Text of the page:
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Title: Variation in vernier evoked cortical potential with age
Authors: Li, RWH
Edwards, MH
Brown, B
Issue Date: 2001
Publisher: Association for Research in Vision and Ophthalmology
Source: Investigative ophthalmology and visual science, 2001, v. 42, no. 5, p. 1119-1124 How to cite?
Journal: Investigative ophthalmology and visual science 
Abstract: PURPOSE. TO investigate the effects of age on transient vernier visual evoked potential (VEP) and vernier acuity estimated by extrapolation. METHODS. Transient vernier VEPs were examined in normal subjects aged 20 to 75 years. Vernier offsets were presented for the first 350 msec of the stimulus period, and the segments were then realigned in the following 400 msec. The six vernier offsets used were 20, 40, 60, 80, 100, and 140 seconds of are. Averaging for each offset setting produced vernier VEP waveforms, for which amplitude and latency of visual evoked response and background electroencephalographic (EEG) noise level were determined. Extrapolation of the function relating signal-to-noise ratio and log vernier offset to a ratio of 1.0 resulted in an estimate of vernier acuity. RESULTS. Amplitude of vernier VEP waveforms was significantly reduced in subjects more than 60 years of age, and the latency to the first negative peak was progressively prolonged with increasing age. There was no statistically significant change in electroencephalographic (EEG) noise with advancing age. VEP vernier acuity was significantly degraded in the 61- to 75-year age group. These results are parallel to recent psychophysical findings that alignment performance is worse in older persons than in younger ones. CONCLUSIONS. The present findings provide the first electro-physiological evidence of age-related cortical degeneration associated with vernier processing. Reduced neural activity probably contributes to the loss of vernier acuity with advancing age. Also provided are the first normative data for subjects of different ages for vernier VEP and VEP vernier acuity. Moreover, the present study has demonstrated that vernier VEP is sensitive to neural changes and therefore may be applied in clinical situations to evaluate the integrity of the visual system.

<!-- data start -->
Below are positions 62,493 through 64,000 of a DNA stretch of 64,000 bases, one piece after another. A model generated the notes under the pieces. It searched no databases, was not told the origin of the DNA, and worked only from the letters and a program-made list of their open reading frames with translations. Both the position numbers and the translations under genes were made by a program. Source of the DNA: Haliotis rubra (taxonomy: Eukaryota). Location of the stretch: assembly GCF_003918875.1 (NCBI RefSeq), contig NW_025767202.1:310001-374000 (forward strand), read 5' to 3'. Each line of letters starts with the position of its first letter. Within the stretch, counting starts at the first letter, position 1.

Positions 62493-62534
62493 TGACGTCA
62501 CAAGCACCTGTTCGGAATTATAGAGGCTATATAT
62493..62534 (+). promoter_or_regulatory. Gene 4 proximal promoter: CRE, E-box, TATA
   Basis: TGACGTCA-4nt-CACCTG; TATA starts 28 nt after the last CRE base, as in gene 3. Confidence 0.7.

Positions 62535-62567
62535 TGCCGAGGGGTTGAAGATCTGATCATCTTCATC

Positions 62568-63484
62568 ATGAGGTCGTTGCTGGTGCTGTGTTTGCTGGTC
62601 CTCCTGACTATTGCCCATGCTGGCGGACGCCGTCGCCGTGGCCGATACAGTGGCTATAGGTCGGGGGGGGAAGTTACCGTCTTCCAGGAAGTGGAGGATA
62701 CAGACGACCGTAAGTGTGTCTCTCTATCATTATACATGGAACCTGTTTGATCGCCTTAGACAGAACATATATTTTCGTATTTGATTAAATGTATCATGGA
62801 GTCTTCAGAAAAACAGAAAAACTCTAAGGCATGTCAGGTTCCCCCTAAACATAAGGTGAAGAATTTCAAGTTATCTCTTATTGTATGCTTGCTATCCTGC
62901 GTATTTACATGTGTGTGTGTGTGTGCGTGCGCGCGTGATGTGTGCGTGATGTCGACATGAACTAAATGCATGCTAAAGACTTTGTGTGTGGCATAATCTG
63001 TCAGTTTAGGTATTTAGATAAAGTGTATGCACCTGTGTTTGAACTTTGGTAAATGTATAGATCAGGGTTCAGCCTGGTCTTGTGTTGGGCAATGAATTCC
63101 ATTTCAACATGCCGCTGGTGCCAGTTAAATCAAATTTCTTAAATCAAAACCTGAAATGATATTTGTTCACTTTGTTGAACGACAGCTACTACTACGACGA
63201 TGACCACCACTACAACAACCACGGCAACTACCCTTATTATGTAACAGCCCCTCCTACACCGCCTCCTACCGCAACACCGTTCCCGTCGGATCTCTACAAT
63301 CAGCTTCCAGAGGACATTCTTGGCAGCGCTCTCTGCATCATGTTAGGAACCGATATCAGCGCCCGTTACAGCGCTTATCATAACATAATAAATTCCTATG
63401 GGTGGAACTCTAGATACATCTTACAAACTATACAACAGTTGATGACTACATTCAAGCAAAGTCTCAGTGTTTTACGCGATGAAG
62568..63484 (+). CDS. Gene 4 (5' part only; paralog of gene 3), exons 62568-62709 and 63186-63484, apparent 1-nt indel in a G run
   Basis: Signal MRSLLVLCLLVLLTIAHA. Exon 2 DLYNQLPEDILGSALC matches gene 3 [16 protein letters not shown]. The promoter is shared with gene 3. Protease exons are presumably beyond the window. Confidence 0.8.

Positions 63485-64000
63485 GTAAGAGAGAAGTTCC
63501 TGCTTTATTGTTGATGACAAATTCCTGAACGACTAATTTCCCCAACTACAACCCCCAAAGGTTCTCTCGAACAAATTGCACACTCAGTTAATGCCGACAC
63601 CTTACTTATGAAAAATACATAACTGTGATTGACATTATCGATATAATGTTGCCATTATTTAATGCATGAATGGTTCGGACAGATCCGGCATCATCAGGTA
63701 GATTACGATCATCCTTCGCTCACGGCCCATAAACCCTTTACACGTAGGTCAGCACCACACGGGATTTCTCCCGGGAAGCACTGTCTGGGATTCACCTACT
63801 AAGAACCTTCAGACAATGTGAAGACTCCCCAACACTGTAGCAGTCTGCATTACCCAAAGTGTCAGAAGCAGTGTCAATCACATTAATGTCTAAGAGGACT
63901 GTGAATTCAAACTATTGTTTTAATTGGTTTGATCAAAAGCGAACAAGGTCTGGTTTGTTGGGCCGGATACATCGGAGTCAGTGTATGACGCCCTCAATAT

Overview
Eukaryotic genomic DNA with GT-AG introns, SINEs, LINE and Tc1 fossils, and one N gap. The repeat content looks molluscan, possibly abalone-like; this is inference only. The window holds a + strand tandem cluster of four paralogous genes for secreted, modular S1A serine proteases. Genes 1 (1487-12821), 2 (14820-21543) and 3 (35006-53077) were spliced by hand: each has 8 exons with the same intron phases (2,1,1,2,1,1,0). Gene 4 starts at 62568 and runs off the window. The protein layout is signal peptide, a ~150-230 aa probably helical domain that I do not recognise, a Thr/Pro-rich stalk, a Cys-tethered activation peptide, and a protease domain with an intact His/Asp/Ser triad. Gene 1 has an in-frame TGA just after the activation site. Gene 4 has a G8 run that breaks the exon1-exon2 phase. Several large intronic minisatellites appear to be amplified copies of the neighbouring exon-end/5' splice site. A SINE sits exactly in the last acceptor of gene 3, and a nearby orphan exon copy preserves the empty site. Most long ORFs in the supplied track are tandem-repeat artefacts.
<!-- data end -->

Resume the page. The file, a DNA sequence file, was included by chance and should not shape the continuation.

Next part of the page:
ISSN: 0146-0404
EISSN: 1552-5783
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